© 2022 | Jefferson Public Radio
Southern Oregon University
1250 Siskiyou Blvd.
Ashland, OR 97520
541.552.6301 | 800.782.6191
KSOR Header background image 1
a service of Southern Oregon University
Play Live Radio
Next Up:
0:00
0:00
Available On Air Stations

Gaps Exist in U.S. City Emergency Plans

STEVE INSKEEP, host:

It's MORNING EDITION from NPR News. I'm Steve Inskeep.

RENEE MONTAGNE, host:

And I'm Renee Montagne.

President GEORGE W. BUSH: I consider detailed emergency planning to be a national security priority. And, therefore, I've ordered the Department of Homeland Security to undertake an immediate review.

MONTAGNE: President Bush ordered that review of emergency plans in every major city after Hurricane Katrina. Nine months later, the review is done, and it could be released this week. And those involved say it will find many gaps in planning for the next big disaster.

NPR's Pam Fessler reports.

PAM FESSLER reporting:

A lot of this exercise was just to find out what's out there, to get some idea how prepared cities and states are to deal with a catastrophic event like a major earthquake, hurricane, or terrorist attack. Homeland Security Secretary Michael Chertoff admitted last week that the review has found some serious gaps.

Secretary MICHAEL CHERTOFF (Secretary, Department of Homeland Security): We've taken a pretty candid look at the state of preparedness and it's uneven - good in some places, not so good in others.

FESSLER: The problems will come as no surprise - things like communications, sheltering, evacuations. Earlier this year, only 22 states said their emergency plans were adequate to deal with a catastrophic disaster. Only six states thought their evacuation plans were adequate, and less than a third of cities said that their plans could handle a huge disaster.

Ms. HILARY STYRON (National Organization on Disability): If nothing else comes out of this national plan review, it'll be, what's the baseline? Where are we?

FESSLER: Hilary Styron is with the National Organization on Disability. Her group participated in the review and looked at plans to help people with special needs.

Ms. STYRON: We found deficiencies across the country and problems with transportation planning, mass sheltering, communication, notification for people with disabilities. If you took the average of the states and the cities that we evaluated, we'd be looking at maybe a C or even a C minus.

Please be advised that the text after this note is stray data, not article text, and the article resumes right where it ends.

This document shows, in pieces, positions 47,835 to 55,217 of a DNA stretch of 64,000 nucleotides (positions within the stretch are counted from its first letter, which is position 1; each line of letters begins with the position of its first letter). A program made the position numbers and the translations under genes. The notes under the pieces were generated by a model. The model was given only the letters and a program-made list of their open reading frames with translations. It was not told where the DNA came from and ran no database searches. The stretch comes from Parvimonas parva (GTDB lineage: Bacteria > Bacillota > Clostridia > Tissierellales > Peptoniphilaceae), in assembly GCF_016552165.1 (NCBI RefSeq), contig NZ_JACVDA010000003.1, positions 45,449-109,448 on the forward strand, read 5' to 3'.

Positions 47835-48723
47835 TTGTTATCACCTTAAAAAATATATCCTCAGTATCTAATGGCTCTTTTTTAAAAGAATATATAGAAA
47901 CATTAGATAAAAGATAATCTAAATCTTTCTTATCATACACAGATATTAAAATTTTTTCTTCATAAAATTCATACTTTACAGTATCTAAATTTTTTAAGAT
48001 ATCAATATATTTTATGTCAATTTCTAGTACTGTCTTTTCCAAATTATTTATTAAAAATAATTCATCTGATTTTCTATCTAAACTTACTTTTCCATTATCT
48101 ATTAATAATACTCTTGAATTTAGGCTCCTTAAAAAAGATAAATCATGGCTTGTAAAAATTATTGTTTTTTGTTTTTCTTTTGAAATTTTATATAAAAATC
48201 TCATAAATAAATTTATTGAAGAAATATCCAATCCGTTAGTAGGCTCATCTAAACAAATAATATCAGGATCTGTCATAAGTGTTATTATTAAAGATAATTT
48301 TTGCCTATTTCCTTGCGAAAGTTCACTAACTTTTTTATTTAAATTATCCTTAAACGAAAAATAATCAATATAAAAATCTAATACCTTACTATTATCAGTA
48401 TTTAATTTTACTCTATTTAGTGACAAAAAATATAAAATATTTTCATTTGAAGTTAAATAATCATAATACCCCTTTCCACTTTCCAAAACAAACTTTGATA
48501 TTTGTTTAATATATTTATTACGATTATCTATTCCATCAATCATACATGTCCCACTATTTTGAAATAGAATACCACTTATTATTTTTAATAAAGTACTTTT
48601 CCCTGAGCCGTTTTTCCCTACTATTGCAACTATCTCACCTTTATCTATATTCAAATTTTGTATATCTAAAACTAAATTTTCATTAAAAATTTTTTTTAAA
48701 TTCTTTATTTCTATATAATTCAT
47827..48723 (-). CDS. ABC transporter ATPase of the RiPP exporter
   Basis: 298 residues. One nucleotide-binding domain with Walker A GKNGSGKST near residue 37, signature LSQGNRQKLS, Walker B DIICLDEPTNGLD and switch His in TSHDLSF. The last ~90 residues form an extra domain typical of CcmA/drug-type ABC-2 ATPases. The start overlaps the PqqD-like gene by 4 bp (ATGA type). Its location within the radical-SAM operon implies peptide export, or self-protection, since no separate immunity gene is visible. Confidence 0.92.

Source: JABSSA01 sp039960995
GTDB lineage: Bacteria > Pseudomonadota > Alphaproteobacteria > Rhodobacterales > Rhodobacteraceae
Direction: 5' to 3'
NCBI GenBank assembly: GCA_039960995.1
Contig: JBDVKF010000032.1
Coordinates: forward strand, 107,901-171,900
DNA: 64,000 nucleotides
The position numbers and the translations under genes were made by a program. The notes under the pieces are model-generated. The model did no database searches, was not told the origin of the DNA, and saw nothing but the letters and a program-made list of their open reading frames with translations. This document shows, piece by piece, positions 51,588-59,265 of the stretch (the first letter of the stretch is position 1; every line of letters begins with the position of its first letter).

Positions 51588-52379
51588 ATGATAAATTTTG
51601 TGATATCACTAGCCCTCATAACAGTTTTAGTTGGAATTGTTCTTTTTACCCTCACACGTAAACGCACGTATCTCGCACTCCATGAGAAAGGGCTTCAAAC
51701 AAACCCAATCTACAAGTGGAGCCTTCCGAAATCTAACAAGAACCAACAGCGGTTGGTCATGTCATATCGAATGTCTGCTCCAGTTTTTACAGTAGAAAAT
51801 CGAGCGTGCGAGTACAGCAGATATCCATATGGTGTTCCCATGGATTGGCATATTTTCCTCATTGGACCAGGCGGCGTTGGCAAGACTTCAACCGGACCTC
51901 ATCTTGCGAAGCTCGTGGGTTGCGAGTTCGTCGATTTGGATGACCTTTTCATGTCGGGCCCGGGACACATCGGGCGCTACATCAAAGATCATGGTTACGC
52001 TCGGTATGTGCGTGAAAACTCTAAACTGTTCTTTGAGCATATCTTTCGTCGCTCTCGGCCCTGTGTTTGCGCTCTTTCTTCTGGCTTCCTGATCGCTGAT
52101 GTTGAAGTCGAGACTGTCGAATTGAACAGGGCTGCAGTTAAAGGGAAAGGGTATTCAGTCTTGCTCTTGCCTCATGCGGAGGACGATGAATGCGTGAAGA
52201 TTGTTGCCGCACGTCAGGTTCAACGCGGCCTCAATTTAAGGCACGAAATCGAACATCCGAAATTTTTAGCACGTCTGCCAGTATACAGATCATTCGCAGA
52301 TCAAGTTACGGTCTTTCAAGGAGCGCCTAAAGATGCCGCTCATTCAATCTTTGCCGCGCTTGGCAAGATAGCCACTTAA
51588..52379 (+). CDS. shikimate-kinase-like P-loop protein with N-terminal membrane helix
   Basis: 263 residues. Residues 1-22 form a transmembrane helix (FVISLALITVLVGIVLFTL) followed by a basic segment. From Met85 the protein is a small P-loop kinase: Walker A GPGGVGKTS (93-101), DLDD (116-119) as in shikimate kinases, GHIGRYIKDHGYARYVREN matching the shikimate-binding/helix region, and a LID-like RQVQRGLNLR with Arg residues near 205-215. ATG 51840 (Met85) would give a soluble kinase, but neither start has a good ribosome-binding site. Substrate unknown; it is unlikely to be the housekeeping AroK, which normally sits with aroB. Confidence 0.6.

FESSLER: She says lots of emergency managers are just starting to think about how to deal with people who can't move themselves in a disaster or who need medication just to stay alive.

Barbara Childs-Pair is emergency management director for the District of Columbia. She says even before the Bush administration review, she knew this area needed more work.

Ms. BARBARA CHILDS-PAIR (Emergency Management Director, District of Columbia): Those nursing home facilities, those hospitals that may need to be evacuated, those are the special needs populations that we need to close some gaps on. And we're working diligently to do that.

FESSLER: She says the city is looking into special equipment and vehicles needed to transport those who are ill or immobile, and making sure that emergency staffers can communicate with the hearing impaired and others who might not understand directions during a disaster.

Childs-Pair says the city is also looking at stockpiling more emergency supplies, like generators and meals ready to eat.

Ms. CHILDS-PAIR: Pretty much, I'm sure as any other jurisdiction feels, that if we had a catastrophic event, we're going to be overwhelmed pretty quickly.

FESSLER: And that's one think this review has helped to drive home, says Eric Holdeman. He's emergency management director for King County in Washington State. Holdeman says a lot has been done to plan for disasters, but not necessarily the really big ones.

Mr. ERIC HOLDEMAN (Emergency Management Director, King County, Washington State): There is somewhat an aversion to doing worst-case planning, because it can be so catastrophic you get an attitude from people and agencies who should be doing planning. Well, if it's that bad, there's nothing we can do.

FESSLER: But Holdeman says Katrina showed that that attitude is no longer an option. He says reviewers who came to his county recommended more rigorous exercises.

Michael Cline is Virginia's emergency management coordinator. He says his state identified a need for better communications, so one emergency operations center can talk to another. It also looked at what would be needed if residents are scattered across the country like the victims of Katrina.

Mr. MICHAEL CLINE (Emergency Management Coordinator, Virginia): Mechanisms for tracking people if they left the state. Mechanisms for making sure that we could get access to the federal information to help those victims for the long term - those things are areas that we still need to work on.

FESSLER: And like other emergency managers, Cline hopes this review means more federal assistance down the road, especially the financial kind. Secretary Chertoff didn't promise any more money, but he did say that the federal government will now work with states and cities to help improve their preparedness plans.

Pam Fessler, NPR News, Washington. Transcript provided by NPR, Copyright NPR.

Pam Fessler
Pam Fessler is a correspondent on NPR's National Desk, where she covers poverty, philanthropy, and voting issues.